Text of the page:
The Apple Watch is 97% accurate in detecting the most common abnormal heart rhythm, according to the findings of a new study conducted by researchers at the University of California, San Francisco, whose goal was to determine if the wearable could one day aid in stroke prevention.
The UCSF Health eHeart study, which was conducted in large part via the Cardiogram app for iOS, examined 6,158 participants — all of whom had normal echocardiogram (EKG) readings, with the exception of 200 individuals who had previously been diagnosed with paroxysmal atrial fibrillation. By implementing a self-developed, AI-based algorithm, researchers and biomedical engineers were then able to train a deep neural network to identify these abnormal heart rhythms utilizing data collected via the Apple Watch’s heart rate monitor.
While the overall eHeart study is more far-reaching, and examines a number of variables including heart rate, blood pressure, behavior, diet, genetics and more, the inherent portion of the Cardiogram-based inquiry was initiated back in 2016, with the primary intent of discovering whether or not the Apple Watch could detect an oncoming stroke.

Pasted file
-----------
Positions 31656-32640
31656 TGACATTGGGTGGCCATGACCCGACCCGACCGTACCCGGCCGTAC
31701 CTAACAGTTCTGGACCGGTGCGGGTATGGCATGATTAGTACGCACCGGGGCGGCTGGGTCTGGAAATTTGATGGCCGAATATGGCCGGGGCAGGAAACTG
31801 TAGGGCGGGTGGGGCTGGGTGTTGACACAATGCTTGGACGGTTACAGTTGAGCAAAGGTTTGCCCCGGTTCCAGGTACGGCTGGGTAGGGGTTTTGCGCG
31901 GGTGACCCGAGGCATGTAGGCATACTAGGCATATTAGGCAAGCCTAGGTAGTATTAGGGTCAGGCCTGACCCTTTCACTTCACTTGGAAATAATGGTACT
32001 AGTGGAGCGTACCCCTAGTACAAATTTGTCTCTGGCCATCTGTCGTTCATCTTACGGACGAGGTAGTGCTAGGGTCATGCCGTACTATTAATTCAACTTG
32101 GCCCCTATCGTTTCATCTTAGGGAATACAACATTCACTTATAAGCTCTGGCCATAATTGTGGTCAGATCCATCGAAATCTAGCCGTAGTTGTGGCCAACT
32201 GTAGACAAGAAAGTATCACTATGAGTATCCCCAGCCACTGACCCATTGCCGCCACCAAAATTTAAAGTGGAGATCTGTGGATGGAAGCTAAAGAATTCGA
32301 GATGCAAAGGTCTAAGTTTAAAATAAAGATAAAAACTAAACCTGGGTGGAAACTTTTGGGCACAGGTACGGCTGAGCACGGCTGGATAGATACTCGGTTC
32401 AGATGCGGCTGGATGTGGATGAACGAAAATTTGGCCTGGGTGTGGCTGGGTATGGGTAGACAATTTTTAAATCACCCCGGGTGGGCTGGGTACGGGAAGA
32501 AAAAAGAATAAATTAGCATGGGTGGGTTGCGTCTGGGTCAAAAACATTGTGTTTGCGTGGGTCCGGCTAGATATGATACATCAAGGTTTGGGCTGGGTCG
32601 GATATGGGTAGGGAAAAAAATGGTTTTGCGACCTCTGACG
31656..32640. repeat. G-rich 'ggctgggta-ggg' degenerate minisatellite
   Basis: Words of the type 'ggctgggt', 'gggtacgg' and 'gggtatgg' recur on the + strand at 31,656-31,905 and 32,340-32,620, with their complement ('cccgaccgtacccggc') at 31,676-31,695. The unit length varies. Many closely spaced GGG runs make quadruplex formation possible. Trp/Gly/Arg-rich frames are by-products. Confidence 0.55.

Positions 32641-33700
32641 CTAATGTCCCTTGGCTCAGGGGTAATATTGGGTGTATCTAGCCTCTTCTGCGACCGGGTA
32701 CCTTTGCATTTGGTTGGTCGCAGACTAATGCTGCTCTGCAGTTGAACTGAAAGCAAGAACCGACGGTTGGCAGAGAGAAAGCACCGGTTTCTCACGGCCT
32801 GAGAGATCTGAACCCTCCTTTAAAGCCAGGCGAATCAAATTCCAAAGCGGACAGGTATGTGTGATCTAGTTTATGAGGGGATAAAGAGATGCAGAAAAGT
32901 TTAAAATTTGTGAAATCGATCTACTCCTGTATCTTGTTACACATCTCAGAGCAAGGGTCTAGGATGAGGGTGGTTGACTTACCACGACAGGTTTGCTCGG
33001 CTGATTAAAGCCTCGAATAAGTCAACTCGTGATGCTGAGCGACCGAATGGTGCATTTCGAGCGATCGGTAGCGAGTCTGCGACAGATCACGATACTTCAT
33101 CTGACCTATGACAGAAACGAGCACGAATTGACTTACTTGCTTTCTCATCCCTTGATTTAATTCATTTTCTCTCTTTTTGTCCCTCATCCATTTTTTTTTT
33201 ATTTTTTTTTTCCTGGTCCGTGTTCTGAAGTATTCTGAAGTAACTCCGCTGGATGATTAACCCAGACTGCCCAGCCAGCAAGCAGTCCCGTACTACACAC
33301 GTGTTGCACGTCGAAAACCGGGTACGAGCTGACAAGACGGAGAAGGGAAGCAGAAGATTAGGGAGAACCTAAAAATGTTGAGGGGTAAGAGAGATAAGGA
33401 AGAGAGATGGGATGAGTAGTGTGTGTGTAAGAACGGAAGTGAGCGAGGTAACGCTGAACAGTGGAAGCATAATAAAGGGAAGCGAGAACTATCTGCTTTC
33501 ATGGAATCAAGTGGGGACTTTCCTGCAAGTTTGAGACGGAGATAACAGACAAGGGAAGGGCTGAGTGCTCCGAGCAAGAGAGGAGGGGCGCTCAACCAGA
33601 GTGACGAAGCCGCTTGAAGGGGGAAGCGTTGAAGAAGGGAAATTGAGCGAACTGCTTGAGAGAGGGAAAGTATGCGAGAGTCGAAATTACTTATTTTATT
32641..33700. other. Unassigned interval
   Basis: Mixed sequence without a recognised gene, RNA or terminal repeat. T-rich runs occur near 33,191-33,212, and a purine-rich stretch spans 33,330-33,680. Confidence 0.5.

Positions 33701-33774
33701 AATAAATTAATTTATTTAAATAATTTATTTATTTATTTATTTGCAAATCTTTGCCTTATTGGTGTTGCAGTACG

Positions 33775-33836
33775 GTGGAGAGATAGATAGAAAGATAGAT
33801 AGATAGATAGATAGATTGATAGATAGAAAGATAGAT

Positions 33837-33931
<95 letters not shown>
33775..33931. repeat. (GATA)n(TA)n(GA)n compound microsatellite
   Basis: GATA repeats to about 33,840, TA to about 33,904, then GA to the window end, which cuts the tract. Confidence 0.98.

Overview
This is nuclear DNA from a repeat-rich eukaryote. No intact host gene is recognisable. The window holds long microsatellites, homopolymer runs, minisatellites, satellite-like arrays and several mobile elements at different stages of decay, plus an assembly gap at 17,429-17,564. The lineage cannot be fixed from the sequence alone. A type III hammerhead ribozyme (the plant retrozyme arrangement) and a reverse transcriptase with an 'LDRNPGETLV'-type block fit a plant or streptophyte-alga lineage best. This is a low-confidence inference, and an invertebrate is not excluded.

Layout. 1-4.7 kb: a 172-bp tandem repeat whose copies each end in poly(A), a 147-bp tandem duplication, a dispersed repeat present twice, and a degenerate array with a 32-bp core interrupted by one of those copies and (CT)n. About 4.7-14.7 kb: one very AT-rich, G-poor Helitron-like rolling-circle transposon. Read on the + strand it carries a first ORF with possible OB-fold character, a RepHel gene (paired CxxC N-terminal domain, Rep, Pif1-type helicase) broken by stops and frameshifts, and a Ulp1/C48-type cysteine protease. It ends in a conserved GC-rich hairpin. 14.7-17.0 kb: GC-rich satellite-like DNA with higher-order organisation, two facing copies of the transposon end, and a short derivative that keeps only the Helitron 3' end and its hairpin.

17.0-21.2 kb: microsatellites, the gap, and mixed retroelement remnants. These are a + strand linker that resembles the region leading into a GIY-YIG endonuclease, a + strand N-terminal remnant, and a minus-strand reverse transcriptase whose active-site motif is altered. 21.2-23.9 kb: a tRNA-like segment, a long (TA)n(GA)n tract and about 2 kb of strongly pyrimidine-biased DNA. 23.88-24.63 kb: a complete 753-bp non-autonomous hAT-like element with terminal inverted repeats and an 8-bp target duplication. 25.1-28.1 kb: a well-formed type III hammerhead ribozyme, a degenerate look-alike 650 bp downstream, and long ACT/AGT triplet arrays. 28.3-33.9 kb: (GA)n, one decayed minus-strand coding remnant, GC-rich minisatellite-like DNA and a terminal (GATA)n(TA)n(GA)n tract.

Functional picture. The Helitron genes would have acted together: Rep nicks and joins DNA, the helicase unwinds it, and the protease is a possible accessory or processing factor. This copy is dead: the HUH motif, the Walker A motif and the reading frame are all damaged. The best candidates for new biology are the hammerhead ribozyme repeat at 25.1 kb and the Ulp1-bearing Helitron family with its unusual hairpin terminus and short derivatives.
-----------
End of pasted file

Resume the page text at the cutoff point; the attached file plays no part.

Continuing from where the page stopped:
According to Cardiogram’s co-founder and leading data scientist, Brandon Ballinger, approximately 25% of all strokes are caused by an abnormal heart rhythm such as the more commonly occurring abnormality, Atrial Fibrillation. By comparing its self-constructed “deep neural network” against a total of 51 in-hospital cardioversions (a procedure that was developed to help restore the heart’s normal rhythm), the team’s neural network was able to detect irregular heart activity with 97% accuracy using an Apple Watch.
What Do These Findings Mean for the Future?
Although the Cardiogram-based leg of the eHeart study was conducted on a preliminary model, the findings, UCSF researchers noted, ultimately hold great promise for the future and could pave the way for the average user to one day be able to identify, and even prevent, a stroke using a device like Apple Watch.
Notably, according to Ballinger, more and more people today are utilizing wearable devices that also double as heart rate monitors. Therefore, if researchers are able to create more widely-employable algorithms for the sake of identifying stroke, or even other cardiovascular abnormalities using a device like Apple Watch, they could ultimately save lives — particularly among older, more at-risk constituents of the general population.
In the interim, according to Cardiogram, its team at UCSF will continue their work on the eHeart study, and plan on further validating the efficacy of their self-developed neural network “against multiple gold standards, incorporating the results into the Cardiogram app itself, and investigating the ability to detect health conditions beyond atrial fibrillation.”